Catch the film's teaser trailer here:

[Image: Crossroad Pictures]

Tuesday, 22 April 2014


"Nightbreed" (1990, Clive Barker, Morgan Creek Productions) is an oddity of a movie, based on Barker's own novella "Cabal".

Aaron Boone (Craig Sheffer) is a bit mental. His frankly evil doctor, Philip Decker (David Cronenberg), has convinced him that he is a murderer. Aaron dreams of a place named Midian where monsters and murderers are accepted. He longs to go there.

A series of events leads Aaron to the acquaintance of Narcisse (Hugh Ross), a deranged killer, who confirms his belief in Midian and tells him how to get there, whilst giving himself a rather extreme facial....

While Boone searches for acceptance amongst the deformed creatures of Midian, his girlfriend Lori, (Anne Bobby) is trying to find him, unsure as to why he has run off and left her in the first place.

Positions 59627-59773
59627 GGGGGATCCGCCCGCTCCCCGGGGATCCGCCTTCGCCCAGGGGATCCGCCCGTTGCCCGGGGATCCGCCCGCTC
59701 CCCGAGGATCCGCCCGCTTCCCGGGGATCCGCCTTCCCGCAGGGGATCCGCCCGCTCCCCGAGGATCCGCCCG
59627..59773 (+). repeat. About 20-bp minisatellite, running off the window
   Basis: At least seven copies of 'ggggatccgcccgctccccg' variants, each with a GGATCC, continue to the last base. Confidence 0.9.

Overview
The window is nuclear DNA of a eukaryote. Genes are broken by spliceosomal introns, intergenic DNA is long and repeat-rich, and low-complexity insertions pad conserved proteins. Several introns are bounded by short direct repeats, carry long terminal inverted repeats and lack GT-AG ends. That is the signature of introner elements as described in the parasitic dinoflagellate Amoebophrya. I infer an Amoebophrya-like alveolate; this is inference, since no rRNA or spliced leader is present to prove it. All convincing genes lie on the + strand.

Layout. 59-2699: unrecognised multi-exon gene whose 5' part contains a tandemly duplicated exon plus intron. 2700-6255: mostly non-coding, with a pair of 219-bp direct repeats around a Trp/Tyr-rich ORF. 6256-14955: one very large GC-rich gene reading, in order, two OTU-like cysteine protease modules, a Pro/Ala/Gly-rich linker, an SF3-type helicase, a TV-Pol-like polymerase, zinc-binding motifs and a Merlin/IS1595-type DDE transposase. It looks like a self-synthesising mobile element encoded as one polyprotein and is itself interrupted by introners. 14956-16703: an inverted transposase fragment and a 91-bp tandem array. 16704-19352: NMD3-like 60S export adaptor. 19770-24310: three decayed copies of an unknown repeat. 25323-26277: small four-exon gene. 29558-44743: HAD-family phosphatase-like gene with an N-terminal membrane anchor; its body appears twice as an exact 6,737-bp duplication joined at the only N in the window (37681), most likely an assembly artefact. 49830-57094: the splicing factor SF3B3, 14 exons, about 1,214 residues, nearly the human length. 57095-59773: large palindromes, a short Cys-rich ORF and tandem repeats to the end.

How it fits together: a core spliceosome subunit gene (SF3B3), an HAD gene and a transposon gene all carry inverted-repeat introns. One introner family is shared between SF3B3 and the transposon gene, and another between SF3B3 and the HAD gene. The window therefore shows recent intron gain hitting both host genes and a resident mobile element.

A very typically styled film from Barker, with elaborate sets, wonderfully outrageous effects and makeup and some nice gore. Unfortunately, the plot wears out after so long and the main character is dull.

On the whole, "Hellraiser" is a much better film, and "Nightbreed" pales in comparison, however, I, as usual, enjoy the styling and feel of this film and can see why it has reached Cult status.

I'm tempted now to read the Novella as my research has shown Barker is particularly disappointed with the way this film was cut and edited. Perhaps his true vision is much more disturbing. I also have to admit I have not put myself through the much longer "Cabal Cut" of this film...

B-movie cheesiness and a fun evil doctor in Cronenberg. Possibly one of the oddest love stories ever captured on film, and a lot of interesting effects makeup. If you're looking for something to keep you smiling on a rainy day, you can do much, much worse.

[Image: Morgan Creek Productions]

Monday, 7 April 2014


"Haunt" (2013, Mac Carter, QED International, Revolver Picture Company, IFC Midnight) is a haunted house story.

Evan (Harrison Gilbertson) and his family move into a large house in America. He claims the attic bedroom. He befriends his female neighbour, Sam (Liana Liberato), and together they discover that the house has a dark, dark past, some interesting ghost hunting equipment, some unwelcome inhabitants and...  oh yeah, each other, they discover each other.... A whole lot, actually.